The Immortal Men #6 – James Tynion IV, Writer; Tyler Kirkham, Artist; Arif Prianto, Colorist
Ray – 5/10
Corrina: Wasted Potential
Ray: The Immortal Men comes to an abrupt end with Immortal Men #6, and so what we’re left with is a series that never got off the ground and still can’t quite stick the landing. James Tynion IV, one of DC’s most talented writers, spoke about this book with a lot of excitement but what showed up on the page bore little resemblance to the hype. Essentially a generic original superhero team book straight out of 1995 Image Comics, it’s barely had time to introduce some of its heroes before some die and others get thrown into elaborate battles. As the issue opens, we’re given our first hints at the larger mythology of the series, as big bad Infinite Woman makes contact with the other leaders of the houses of immortals. With one house without a leader thanks to her killing the Immortal Man, and one other house in hiding, she tries to form a pact between the three remaining houses – only for the House of Action and its new leader to show up on her doorstep. That new leader would be young Caden Park, who inherited the house’s knowledge a “spirit guide” named Communion last issue.
What ensues in the rest of the issue is pretty predictable.
Various members of the Immortal Men and the Infinite Women’s crew do battle, with Caden and the Infinite Woman themselves facing off. We get some side stories during this time, including Roderick meeting with Amanda Waller and getting his suspicious confirmed. Turns out that Waller has known about the existence of these immortal beings, or at least suspected, for some time.
Where the issue takes what could be a potentially interesting turn is with the battle erupting into the public eye. The issue is that this is a world with five hundred Superheroes in the public eye – do a few more mid-powered immortals even make a splash? The issue ends with Batman calling a council of the League to discuss this big reveal, and the question is…so what? It’s not an earth-shaking event in DCU terms, and it’s unlikely we’re ever going to see any real follow-up here. So what we’re left with is a pretty generic comic that doesn’t even really get to finish its own story.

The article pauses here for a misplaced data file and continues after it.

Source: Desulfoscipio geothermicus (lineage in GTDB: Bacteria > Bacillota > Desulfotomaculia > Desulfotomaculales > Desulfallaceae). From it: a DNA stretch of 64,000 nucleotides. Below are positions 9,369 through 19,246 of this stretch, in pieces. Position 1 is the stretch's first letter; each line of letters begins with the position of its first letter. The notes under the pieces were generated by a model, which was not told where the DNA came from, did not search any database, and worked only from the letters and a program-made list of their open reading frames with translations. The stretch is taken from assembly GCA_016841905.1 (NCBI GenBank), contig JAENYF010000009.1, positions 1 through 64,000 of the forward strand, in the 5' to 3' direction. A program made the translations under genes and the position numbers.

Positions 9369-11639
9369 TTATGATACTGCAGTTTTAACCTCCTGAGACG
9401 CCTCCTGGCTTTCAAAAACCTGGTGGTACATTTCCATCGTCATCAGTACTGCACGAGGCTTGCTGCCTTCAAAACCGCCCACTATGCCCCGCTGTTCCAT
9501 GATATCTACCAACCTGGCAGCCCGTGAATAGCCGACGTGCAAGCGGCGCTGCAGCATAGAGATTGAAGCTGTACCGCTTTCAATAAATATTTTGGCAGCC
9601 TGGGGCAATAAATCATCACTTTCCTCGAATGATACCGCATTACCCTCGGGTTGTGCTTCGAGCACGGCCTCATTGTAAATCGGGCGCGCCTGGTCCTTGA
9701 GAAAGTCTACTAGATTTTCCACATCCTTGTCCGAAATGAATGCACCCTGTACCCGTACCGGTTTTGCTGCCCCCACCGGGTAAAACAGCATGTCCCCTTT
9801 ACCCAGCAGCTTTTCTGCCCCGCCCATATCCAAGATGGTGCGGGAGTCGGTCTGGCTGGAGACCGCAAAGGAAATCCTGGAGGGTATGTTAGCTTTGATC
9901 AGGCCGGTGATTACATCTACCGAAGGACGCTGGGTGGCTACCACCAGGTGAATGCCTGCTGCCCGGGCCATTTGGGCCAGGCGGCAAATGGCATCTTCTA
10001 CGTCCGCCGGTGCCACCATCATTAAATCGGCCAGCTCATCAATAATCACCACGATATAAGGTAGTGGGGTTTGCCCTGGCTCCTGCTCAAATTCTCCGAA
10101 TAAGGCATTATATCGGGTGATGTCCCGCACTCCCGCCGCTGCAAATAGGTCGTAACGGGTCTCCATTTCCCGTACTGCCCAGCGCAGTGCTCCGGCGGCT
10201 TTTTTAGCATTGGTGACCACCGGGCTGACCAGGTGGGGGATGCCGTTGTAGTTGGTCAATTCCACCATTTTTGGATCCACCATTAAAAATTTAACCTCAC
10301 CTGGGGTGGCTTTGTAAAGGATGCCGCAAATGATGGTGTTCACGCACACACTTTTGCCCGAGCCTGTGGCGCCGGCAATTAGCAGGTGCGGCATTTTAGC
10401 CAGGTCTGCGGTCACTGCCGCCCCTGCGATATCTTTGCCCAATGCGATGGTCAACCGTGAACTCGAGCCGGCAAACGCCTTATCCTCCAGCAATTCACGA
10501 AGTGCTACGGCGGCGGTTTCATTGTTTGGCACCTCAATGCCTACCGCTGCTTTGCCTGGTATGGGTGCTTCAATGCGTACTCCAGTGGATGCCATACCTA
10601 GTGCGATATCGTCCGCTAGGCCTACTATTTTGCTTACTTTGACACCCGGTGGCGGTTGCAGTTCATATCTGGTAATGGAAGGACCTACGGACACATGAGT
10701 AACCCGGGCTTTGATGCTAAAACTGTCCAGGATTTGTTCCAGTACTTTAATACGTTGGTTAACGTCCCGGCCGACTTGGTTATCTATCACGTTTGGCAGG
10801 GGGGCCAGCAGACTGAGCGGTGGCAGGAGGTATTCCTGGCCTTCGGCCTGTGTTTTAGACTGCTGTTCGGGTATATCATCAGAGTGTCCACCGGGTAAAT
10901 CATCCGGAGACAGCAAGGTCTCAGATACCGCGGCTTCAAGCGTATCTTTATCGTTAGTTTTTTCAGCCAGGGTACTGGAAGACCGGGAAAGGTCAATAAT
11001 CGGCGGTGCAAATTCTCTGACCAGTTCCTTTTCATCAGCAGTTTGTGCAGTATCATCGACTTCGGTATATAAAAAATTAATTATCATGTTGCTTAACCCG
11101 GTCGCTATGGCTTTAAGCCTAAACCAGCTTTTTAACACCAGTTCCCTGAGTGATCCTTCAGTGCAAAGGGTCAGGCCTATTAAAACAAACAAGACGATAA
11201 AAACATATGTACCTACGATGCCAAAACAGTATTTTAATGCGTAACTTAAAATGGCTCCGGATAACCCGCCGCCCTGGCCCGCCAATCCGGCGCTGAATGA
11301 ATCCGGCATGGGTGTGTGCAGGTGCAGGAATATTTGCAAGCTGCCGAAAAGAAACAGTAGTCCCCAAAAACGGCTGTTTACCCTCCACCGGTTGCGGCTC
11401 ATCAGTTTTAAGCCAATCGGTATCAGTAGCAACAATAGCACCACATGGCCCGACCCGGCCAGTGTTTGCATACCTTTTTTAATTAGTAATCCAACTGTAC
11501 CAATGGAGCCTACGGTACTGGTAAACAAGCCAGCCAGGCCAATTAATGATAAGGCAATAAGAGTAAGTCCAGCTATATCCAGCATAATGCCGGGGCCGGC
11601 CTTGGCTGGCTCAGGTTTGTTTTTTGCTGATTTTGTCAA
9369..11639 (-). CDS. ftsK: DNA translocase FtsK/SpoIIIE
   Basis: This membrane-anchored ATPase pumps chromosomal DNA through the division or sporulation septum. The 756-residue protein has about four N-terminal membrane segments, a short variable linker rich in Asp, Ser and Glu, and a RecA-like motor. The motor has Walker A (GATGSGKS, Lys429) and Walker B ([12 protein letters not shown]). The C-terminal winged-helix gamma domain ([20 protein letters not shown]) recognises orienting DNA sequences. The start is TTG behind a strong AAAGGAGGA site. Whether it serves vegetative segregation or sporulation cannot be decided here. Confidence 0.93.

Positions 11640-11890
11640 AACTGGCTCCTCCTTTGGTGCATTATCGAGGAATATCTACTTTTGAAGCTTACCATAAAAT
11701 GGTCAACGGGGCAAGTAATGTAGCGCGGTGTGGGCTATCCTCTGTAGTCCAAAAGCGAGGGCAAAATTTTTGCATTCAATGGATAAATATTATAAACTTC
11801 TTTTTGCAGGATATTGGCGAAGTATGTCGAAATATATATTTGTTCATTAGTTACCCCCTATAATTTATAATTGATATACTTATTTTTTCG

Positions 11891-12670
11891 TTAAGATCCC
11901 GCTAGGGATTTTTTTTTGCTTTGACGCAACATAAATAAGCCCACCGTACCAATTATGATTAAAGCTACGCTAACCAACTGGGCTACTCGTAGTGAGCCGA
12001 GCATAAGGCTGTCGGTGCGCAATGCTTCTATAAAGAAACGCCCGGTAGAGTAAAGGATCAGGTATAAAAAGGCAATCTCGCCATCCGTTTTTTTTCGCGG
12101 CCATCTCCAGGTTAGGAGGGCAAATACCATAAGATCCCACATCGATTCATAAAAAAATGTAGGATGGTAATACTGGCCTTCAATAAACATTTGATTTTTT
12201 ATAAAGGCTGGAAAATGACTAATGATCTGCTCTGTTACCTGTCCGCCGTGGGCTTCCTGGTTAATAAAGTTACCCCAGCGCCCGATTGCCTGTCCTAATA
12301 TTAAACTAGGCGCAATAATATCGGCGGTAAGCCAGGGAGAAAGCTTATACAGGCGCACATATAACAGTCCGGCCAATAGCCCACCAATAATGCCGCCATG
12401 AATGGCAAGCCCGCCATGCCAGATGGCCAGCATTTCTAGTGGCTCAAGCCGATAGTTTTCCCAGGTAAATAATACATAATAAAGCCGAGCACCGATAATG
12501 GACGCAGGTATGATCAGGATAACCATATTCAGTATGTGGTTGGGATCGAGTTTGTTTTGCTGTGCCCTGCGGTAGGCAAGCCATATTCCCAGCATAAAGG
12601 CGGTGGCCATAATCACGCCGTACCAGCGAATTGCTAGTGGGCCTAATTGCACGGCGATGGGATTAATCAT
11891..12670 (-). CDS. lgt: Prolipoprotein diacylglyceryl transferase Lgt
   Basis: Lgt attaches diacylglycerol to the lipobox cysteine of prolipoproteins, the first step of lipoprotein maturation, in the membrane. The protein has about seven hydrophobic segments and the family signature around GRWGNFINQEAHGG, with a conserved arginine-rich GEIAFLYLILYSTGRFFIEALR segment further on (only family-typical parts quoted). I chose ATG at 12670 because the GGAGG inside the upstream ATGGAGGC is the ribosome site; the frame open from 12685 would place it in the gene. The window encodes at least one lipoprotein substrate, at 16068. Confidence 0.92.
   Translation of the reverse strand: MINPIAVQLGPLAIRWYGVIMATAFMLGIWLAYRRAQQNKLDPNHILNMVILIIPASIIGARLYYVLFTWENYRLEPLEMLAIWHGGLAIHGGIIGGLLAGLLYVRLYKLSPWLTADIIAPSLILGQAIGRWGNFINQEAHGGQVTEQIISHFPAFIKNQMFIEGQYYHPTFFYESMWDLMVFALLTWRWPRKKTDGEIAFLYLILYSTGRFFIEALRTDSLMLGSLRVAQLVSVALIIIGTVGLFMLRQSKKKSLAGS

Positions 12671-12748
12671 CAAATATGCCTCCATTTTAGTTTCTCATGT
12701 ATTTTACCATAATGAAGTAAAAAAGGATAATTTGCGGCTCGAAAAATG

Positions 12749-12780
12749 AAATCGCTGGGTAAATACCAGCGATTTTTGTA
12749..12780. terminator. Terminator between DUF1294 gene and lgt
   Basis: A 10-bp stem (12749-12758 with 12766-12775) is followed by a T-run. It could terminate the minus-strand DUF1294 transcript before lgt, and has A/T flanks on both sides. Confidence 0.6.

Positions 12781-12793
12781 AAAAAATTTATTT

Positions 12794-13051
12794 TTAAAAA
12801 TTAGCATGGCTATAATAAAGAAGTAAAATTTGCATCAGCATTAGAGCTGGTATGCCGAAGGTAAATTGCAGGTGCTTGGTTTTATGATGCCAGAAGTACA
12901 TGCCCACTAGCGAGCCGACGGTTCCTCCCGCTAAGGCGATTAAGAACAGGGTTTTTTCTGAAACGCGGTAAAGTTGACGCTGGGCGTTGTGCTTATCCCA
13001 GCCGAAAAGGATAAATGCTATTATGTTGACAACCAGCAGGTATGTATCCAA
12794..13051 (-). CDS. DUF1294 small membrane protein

Corrina: There are flashes in this issue of what could have been. Caden training to become the leader of his clan is as interesting as he’s ever been. The series spent too much time teasing who he was and what he was destined to be instead of having him answer the call to action. Then there’s the teamwork within our main group, which is terrific, and I really love some of these character concepts. I also love the five-person council idea (though it feels very much like The Hand from Marvel.)
But the series itself was too muddled to explore a single concept well. Was Caden destined to be trained at an immortal Hogwarts? Nope, it’s gone. Was he gaining these mentors? Nope, they’re dead. It’s like if Harry Potter went instantly from his letter from Hogwarts to Dumbledore, Lupin, Tonks, and Remus dying.
Tynion is a tremendously talented writer. Maybe the concept was never fully worked out with editorial or maybe it was something else. But it’s disappointing.
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Disclaimer: GeekDad received this comic for review purposes.